18/4/1925

v Bristol. Home, Lost 3-5. Team:- G Woodward, W J Gibbs, R S Chaddock, A V Twose, P P Hope, Vowles, Slade, L W Bisgrove, L J Richardson, H B Wake, C E Carruthers, A Morley, L W Humphries, W H Sheppard, P Chapman. Attendance 6000. As the Civic Dignitaries took their seats, S G U Considine was greeted with an extra-special cheer, when he appeared on crutches.

Prowse scored for Bristol after fifteen minutes, for Hore to convert. It was a hard fought first half, and the second half was equally exciting. “The Bath winger was impeded, and the referee awarded a penalty try, which Twose failed to convert.” Bath had lost by 1 goal to one try.

 

“The players were keen, sometimes vigorous, but the game was fought in the best of sporting spirits.

Bristol had much the better of the game in the first half, and that they failed to score more than a goal during that period was a great tribute to Bath’s splendid tackling.””

Both teams and representatives of the Supporters’ Clubs enjoyed a post match dinner at the Red House. They then adjourned to a “smoker” at the Drill Hall. A skittles match was won by the Bristol players.

 

BATH CHRONICLE 25/4/1925

“Young Ralph Banks, who may be regarded as one of the most promising products of junior football in Bath, has also been greatly missed since his accident.

He has been a great strength to the three-quarter line, and early in the season forced his way into the team by sheer ability.

There have been very few of the players who have not suffered from either injury or illness, and some of them have pluckily turned out before they were fit-so keen were they to serve their Club in a time of adversity.”

 

25/4/1925

v Aberavon. Away, Lost 9-40. Team:- A Matthews, W J Gibbs, G Woodward, A V Twose, A F Lace, A Dixon, S Watts, H B L Wake, L Seal, F J Love, E Crew, G Francis, R Pocock, and guest players :- R Fryer, and G Chamberlain of Mountain Ash.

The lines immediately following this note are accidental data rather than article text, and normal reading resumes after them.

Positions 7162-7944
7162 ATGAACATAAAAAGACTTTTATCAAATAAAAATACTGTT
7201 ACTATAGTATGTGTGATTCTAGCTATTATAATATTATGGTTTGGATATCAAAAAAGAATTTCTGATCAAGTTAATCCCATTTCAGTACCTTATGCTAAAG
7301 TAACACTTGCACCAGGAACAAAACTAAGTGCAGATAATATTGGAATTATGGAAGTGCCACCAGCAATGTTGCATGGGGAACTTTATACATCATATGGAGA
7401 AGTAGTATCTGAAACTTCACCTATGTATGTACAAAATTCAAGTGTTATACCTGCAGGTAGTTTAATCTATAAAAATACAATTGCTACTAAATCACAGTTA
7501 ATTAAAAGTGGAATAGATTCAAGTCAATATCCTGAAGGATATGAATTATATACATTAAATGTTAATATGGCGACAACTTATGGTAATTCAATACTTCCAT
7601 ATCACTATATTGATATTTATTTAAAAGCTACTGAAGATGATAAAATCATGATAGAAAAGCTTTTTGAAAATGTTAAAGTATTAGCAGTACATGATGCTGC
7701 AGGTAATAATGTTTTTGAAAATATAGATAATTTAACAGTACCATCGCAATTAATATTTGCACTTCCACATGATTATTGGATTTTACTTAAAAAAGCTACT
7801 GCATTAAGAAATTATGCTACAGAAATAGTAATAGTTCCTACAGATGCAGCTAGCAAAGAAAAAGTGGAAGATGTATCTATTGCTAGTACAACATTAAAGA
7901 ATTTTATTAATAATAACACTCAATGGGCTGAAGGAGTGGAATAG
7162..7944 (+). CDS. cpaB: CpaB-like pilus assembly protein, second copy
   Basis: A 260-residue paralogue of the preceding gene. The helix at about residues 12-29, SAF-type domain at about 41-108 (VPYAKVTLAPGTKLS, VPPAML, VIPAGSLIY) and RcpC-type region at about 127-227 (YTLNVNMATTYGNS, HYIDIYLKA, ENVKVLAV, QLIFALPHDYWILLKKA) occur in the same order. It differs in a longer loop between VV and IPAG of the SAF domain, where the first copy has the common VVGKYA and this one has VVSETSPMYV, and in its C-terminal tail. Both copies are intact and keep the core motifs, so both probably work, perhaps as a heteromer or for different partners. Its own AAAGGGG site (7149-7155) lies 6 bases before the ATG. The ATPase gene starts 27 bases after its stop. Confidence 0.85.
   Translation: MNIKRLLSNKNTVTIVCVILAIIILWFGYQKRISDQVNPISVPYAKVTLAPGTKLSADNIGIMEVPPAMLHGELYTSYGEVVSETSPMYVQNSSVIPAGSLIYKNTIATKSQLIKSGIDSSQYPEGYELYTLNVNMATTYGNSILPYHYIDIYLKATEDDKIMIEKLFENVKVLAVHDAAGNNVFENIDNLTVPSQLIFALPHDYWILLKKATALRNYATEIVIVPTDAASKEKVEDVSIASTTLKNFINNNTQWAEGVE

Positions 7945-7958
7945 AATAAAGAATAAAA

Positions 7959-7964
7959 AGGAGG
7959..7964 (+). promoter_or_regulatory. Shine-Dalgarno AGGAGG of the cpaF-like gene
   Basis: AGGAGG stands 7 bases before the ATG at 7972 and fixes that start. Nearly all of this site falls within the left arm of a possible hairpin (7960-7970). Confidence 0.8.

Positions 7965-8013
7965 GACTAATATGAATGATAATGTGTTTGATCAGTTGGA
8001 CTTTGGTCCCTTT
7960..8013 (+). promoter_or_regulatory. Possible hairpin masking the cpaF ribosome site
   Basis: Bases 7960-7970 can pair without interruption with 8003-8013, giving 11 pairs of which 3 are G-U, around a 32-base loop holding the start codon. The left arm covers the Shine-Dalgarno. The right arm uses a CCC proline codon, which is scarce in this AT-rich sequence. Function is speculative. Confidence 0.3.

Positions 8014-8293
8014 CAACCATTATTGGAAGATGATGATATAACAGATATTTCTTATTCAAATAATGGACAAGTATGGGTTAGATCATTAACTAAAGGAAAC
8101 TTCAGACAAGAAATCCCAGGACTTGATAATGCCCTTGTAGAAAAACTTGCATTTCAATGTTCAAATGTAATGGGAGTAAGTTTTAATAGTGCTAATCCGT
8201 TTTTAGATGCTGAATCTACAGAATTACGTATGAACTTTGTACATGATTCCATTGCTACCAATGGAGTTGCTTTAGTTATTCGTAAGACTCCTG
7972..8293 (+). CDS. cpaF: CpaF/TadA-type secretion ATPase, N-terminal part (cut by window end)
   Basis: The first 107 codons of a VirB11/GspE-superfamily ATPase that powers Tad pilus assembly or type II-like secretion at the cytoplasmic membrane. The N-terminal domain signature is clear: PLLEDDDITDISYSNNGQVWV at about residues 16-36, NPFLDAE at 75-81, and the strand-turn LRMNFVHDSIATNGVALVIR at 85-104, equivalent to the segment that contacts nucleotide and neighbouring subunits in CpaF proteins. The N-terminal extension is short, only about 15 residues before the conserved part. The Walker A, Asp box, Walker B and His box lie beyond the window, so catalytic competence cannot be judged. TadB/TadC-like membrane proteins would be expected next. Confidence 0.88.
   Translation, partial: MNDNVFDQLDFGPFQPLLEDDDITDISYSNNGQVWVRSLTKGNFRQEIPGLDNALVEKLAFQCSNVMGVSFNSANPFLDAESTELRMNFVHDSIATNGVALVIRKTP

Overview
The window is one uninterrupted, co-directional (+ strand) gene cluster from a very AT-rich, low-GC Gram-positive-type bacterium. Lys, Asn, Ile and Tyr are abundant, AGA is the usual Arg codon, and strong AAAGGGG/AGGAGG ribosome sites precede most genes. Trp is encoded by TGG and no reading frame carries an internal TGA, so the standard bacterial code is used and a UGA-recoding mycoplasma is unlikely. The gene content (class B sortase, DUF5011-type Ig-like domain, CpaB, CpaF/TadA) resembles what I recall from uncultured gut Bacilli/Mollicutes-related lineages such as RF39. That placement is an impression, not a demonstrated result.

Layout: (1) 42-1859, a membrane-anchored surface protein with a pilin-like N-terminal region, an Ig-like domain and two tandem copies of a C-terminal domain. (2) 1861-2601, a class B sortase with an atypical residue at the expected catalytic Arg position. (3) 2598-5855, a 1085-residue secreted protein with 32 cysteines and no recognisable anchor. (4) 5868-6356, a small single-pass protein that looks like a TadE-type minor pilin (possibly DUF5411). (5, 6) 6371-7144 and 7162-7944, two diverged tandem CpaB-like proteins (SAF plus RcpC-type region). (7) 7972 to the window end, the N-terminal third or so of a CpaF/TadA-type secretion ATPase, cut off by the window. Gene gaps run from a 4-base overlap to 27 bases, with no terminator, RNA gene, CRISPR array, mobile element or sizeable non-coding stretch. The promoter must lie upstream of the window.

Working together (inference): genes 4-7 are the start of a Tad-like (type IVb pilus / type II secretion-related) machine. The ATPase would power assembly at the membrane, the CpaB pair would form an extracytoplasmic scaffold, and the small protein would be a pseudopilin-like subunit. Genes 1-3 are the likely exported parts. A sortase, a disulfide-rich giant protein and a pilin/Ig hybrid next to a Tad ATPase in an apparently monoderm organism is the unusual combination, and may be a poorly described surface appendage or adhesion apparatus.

Only two or three regular first-team players made themselves available, several individuals advising non-availability on the Friday night. Consequently, the Secretary was engaged “until a late hour” trying to find replacements.

 

“A few minutes before the train left Bath the intimation was received that one of the forwards had “cried off,” and at the very last moment a junior player, who happened to be in the vicinity of the station, was pressed into service.”

The story goes, that this fellow had been sent out by his mother to buy sausages for lunch, and he was spirited away to Aberavon, sausages and all. “I often wonder what the family did about lunch.”

 

For Bath, Twose scored and converted a good try and Woodward dropped a goal. Tragically, Aberavon ran in 12 tries, two of which were converted.

Scorers:

TRIES: S.G.U. CONSIDINE 23 R. BANKS 1,W.J. GIBBS 18 L.W. BISGROVE 1, L. J. RICHARDSON 7 R.S. CHADDOCK 1, H. VOWLES 5 P.L. CHAPMAN 1

H.B.L. WAKE 4 T. ROSE 1, H. RICHARDSON 4 G. WOODWARD 1, I J PITMAN 4 F. RHYMES 1, C.N. MANNINGS 3 L.T.SEAL 1, L.W. HUMPHRIES 3 J. SHEPPARD 1, A. MORLEY 3 A.V. TWOSE 1, R.M. EALAND 3 C.A. YOUNG 1, C.E. CARRUTHERS 2 PENALTY TRY 1, C. WOODWARD 2, A.P. COOMBES 2, A.E. ANDERSON 2

 

GOALS:-

G.WOODWARD 30 F. RHYMES 1, H.SLADE 6 A.V. TWOSE 1, R. BANKS 4

 

PENALTY GOALS H.SLADE 2 G.WOODWARD 1

 

DROP GOALS G.WOODWARD 1 W.J. GIBBS 1

Highest Scorers: G Woodward 70 points

S.G.U. Considine 69 points

W.J. Gibbs 58 points

60 PLAYERS APPEARED FOR THE Club, of whom 20 played once only.

County players:

* H.B.L. WAKE 6 (all games)

* L.W. BISGROVE 5

* W.J. GIBBS 5

L.J. RICHARDSON 5

* S.G.U.CONSIDINE 4

* T. ROSE 4

H. VOWLES 3

H. RICHARDSON 3

* R. S. CHADDOCK 2

G. WOODWARD 1

H. SLADE 1

(* Signifies – played against the all-conquering All Blacks.)

 

This page was added on 13/05/2014.